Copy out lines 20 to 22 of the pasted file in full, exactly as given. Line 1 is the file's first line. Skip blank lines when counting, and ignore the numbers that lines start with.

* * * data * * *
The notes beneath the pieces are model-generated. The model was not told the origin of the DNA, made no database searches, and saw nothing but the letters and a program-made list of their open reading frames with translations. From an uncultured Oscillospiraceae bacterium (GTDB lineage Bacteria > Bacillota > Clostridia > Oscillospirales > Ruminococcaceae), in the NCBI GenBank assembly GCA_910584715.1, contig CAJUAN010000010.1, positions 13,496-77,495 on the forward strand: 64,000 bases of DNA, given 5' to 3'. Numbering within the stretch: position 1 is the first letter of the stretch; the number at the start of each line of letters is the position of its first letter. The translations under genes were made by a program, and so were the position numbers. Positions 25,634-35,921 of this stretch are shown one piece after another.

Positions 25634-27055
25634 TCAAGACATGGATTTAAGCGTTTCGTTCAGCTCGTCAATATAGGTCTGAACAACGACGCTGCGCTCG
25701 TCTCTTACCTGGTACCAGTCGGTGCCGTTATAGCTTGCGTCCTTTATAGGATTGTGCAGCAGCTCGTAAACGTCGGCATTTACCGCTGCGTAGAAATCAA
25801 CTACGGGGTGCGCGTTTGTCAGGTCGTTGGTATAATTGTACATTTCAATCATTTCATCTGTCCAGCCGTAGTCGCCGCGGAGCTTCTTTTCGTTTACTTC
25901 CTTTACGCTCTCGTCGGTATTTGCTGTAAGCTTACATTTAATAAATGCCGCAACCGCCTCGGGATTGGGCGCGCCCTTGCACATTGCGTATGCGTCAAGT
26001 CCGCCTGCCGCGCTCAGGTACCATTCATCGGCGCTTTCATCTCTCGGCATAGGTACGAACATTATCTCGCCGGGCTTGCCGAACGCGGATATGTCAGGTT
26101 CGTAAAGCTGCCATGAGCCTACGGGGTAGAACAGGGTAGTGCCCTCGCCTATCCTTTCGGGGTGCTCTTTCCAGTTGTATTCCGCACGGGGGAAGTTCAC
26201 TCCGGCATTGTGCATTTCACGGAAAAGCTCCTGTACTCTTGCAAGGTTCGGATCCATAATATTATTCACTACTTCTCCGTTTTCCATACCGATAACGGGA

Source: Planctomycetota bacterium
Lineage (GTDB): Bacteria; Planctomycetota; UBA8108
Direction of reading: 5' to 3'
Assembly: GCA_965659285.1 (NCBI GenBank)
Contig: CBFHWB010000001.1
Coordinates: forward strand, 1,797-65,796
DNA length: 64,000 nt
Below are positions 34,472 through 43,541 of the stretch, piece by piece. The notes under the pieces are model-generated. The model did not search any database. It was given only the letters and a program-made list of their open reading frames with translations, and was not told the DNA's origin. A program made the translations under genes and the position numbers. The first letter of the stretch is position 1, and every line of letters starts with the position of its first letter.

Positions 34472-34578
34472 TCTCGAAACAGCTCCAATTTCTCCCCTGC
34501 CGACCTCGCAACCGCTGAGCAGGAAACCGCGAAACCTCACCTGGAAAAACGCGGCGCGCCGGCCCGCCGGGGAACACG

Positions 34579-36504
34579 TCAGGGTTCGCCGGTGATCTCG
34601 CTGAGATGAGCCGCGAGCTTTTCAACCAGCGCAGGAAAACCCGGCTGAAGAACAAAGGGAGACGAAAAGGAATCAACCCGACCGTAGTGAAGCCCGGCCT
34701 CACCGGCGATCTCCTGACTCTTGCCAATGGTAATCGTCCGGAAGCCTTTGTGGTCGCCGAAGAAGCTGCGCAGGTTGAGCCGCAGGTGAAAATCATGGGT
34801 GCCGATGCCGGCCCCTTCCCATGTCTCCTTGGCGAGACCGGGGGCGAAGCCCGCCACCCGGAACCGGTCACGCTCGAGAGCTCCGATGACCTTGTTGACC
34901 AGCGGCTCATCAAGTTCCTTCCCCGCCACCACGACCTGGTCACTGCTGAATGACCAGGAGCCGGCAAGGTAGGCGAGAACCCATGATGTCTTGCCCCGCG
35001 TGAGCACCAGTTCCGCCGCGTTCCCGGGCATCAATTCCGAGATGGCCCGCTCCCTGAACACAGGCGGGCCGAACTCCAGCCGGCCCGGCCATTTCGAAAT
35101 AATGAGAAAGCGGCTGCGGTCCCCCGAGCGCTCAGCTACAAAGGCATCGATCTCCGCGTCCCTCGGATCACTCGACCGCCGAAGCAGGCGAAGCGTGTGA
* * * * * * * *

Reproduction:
34501 CGACCTCGCAACCGCTGAGCAGGAAACCGCGAAACCTCACCTGGAAAAACGCGGCGCGCCGGCCCGCCGGGGAACACG

Positions 34579-36504
34579 TCAGGGTTCGCCGGTGATCTCG